When I worked last year on “Plato in L. A.: Contemporary Artists’ Visions” for the reopening of the Villa Getty in Los Angeles, I was flabbergasted by the vision of the artists Paul Chan, Rachel Harrison, Huang Yong Ping, Mike Kelley, Jeff Koons, Joseph Kosuth, Paul McCarthy, Whitney McVeigh, Raymond Pettibon, Adrian Piper, Michelangelo Pistoletto. They are not professors of philosophy. They go to the center of a direct reading of the work. (Artist, california) Paul McCarthy who has made a series of magnificent drawings on The Banquet of Plato has pointed out to me: “They are all drunk!” The text confirms this. When one reads The Banquet, you can see them making a big speech about love, which are today our foundations of the theory of love. The question of truth is at the heart of Plato. This delusion of the guests, unmasked by the drawings of Paul McCarthy, is the truth of the philosophy of the western tradition. It is, therefore, of the freedom of the artists we need.

The art is also a consumer product, sometimes at expiry time is extremely short, as was the case for JR in the Louvre. How would you analyze this social phenomenon? Is this a drift of freedom?

I have not seen the project of JR, neither before nor after. The problem behind this, it seems to me it is the design of an art spectacular, and the multiplicity of platforms. Which is spectacular at a particular time does not create necessarily of multiplicity of approaches, of educational possibilities. How to overcome an image, even beautiful, and learn something from it? This is what seems to me to be injurious in this case. I think that today, the spectacular work that has a énorme cost is not the most interesting, finally, on a personal basis, I’m not interested. The real issue is the transmission. To transmit an image, this is not to pass on knowledge, experience passing, a reflection. Perhaps this is due to my history. I came to art through paths crossed, a little literature, a little history of art (he is a former student of the École normale supérieure, and a graduate of the Institute of political studies of Paris, professor of letters, doctor of university Paris-Sorbonne, editor’s NOTE), I was a specialist in roman coins!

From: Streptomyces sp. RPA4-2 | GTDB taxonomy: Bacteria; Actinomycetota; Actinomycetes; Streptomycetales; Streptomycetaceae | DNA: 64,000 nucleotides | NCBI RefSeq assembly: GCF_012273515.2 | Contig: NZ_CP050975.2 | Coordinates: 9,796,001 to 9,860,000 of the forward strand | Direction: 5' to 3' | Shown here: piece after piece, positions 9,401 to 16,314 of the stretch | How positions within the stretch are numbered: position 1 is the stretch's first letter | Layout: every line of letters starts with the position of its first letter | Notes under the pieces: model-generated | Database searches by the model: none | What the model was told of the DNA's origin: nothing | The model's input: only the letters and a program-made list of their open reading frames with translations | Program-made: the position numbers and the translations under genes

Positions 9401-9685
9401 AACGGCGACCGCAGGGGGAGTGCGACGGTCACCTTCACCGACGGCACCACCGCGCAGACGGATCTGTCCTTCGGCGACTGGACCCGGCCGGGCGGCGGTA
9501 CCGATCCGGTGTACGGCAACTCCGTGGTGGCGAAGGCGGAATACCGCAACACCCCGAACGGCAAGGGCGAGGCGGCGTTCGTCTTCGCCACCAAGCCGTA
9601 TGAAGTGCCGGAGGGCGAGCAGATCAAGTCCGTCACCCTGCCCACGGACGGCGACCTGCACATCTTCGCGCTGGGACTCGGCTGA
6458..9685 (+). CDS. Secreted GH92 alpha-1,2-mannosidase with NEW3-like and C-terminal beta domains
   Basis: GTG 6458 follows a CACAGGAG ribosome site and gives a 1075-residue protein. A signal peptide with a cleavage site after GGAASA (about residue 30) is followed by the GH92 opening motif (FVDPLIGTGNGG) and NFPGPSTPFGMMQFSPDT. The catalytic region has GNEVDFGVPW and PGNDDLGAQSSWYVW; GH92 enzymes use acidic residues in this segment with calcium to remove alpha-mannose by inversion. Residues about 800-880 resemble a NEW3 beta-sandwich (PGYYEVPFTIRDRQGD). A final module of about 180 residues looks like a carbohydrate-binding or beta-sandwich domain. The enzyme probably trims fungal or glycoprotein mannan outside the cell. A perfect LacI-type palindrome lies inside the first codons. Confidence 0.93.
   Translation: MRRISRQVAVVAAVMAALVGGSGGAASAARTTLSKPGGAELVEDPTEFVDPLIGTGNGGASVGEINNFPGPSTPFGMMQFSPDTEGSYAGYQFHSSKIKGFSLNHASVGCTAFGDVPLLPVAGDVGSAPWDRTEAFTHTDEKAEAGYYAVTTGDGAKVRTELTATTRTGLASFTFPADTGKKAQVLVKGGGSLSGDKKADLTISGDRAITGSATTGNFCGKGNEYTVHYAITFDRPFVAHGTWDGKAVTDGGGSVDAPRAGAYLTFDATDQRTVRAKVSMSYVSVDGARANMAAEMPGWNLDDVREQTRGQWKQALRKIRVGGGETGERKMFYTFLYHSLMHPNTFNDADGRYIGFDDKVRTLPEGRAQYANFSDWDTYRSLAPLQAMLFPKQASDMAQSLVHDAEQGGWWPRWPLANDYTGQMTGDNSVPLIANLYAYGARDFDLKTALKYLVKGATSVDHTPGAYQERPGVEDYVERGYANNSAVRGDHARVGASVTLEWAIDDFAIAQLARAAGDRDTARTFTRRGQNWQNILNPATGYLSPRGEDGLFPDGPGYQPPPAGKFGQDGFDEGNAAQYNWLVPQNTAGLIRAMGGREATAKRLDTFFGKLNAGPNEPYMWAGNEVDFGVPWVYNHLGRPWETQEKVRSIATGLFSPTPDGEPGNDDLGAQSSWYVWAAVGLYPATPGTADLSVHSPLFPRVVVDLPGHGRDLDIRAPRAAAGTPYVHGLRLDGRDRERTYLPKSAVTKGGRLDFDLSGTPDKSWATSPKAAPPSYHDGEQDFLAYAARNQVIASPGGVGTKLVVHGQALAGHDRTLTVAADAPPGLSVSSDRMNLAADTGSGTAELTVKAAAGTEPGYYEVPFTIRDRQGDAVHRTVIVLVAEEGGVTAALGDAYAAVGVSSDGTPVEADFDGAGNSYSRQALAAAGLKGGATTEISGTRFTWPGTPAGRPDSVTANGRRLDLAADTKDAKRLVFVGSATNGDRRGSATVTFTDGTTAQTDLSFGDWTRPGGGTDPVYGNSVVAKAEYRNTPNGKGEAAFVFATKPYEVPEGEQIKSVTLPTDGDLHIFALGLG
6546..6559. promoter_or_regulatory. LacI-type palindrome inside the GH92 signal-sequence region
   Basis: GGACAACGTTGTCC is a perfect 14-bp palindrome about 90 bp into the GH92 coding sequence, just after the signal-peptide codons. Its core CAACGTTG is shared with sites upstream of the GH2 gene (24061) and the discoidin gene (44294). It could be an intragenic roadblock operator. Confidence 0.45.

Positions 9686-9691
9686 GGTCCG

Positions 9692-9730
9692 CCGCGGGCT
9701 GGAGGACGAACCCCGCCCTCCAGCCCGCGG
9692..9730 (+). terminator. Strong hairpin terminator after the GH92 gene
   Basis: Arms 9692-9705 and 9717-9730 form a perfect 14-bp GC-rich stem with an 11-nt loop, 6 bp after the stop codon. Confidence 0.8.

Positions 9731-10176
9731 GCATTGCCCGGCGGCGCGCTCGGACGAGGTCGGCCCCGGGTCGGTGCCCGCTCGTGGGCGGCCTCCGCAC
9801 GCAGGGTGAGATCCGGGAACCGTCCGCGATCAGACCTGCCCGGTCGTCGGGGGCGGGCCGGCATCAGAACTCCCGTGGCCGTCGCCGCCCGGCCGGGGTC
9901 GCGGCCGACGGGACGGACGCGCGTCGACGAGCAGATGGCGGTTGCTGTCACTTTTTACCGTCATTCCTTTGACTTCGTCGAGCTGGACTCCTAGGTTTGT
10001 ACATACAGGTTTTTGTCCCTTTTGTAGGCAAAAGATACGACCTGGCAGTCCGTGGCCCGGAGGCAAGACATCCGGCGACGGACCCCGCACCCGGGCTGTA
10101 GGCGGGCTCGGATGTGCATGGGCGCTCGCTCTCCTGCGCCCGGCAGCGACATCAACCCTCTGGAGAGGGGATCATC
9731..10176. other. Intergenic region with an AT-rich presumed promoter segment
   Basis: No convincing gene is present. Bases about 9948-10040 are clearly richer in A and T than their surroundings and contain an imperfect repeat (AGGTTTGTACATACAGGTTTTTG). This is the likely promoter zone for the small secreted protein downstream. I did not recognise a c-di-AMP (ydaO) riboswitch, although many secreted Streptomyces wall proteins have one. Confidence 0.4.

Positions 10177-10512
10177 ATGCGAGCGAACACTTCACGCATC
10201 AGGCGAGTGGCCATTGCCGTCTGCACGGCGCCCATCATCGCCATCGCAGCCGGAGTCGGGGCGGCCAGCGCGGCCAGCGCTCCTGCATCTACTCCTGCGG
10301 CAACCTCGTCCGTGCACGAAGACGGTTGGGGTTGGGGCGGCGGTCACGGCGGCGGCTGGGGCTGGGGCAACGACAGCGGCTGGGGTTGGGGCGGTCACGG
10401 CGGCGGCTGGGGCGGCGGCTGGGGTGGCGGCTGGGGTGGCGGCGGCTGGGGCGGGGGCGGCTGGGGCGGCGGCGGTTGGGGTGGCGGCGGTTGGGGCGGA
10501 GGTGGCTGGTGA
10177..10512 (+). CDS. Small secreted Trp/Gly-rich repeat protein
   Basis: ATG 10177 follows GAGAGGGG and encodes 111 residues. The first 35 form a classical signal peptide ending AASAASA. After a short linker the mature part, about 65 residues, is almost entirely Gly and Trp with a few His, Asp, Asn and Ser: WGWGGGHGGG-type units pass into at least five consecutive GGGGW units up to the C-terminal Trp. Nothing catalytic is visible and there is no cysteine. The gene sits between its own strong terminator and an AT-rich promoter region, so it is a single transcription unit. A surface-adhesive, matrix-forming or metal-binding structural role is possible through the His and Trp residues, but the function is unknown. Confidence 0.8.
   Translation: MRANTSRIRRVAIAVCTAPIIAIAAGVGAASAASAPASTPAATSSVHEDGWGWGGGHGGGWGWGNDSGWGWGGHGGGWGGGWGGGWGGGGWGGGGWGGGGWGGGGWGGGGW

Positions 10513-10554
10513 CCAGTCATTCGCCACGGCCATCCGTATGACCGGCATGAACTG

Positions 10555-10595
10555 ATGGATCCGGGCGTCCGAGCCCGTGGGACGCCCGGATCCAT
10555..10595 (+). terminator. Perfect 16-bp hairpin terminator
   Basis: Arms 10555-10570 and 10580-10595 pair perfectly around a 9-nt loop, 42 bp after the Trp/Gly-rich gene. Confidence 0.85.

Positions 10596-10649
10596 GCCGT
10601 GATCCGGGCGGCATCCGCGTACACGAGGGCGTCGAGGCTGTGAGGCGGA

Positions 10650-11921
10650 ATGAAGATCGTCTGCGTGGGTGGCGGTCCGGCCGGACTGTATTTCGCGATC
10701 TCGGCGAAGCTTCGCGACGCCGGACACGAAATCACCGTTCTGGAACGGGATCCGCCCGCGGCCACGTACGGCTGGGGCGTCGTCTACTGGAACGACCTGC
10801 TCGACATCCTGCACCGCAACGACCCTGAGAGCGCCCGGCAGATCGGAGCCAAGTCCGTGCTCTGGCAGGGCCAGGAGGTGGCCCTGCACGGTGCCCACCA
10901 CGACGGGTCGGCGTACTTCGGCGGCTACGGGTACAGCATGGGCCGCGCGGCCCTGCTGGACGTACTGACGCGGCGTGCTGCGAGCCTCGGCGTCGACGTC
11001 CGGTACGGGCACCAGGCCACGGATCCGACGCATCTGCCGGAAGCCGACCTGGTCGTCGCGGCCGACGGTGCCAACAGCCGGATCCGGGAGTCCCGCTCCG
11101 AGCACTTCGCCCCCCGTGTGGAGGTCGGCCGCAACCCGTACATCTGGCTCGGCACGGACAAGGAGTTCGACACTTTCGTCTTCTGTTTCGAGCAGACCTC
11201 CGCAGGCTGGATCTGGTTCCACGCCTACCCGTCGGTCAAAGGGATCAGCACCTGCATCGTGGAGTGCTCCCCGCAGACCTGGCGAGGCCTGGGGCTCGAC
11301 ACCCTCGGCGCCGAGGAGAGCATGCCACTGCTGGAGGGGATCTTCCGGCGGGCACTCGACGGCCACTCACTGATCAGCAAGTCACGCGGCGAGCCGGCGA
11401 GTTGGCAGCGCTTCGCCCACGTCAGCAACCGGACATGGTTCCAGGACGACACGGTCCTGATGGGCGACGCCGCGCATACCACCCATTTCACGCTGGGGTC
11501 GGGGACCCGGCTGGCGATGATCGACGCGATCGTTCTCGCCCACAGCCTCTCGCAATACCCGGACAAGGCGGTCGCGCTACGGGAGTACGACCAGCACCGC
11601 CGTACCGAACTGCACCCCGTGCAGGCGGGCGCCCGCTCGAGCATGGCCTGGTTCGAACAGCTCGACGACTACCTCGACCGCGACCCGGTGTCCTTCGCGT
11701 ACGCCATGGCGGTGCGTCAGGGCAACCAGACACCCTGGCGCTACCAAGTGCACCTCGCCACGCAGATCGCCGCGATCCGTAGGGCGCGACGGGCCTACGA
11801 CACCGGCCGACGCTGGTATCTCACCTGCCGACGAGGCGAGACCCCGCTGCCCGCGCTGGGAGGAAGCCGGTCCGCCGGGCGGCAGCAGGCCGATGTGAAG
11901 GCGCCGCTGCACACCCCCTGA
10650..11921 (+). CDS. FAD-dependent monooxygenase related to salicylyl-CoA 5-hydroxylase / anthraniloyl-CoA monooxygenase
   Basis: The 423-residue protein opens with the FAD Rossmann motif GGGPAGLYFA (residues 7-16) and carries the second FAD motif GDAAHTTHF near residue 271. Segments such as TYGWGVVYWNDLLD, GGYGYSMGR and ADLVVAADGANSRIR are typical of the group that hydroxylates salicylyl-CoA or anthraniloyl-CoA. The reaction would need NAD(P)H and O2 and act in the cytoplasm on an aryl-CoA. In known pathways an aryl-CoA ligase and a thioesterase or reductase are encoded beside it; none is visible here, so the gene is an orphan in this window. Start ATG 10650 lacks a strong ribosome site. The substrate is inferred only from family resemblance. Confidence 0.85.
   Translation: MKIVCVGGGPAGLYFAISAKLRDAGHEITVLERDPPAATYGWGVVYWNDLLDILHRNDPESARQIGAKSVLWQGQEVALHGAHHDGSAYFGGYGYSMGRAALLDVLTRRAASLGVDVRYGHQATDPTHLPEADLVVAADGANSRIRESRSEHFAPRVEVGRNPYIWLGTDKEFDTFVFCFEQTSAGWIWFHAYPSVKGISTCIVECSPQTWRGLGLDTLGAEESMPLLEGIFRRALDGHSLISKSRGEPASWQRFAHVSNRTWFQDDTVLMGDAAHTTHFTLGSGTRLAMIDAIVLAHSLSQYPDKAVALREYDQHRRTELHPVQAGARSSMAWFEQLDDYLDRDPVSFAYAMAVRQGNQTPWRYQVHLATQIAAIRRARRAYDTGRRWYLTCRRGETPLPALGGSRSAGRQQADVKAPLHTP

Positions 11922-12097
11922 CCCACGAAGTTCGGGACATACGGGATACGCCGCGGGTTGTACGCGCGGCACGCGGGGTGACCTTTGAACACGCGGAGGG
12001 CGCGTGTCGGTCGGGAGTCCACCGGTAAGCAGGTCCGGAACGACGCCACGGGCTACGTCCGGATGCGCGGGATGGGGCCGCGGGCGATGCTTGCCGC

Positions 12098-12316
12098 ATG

What response do to the idolatry of the artists?

today, the religious experience has been replaced with that of art… This is a new experience of passing. The history of museums in the Eighteenth and Nineteenth centuries the says: these are not temples in order to please a god, but as temples built by humanity to itself. Artists inherit from this in modern history and become, not new gods, but new heroes, new demiurge, the creator of world and résurrecteurs.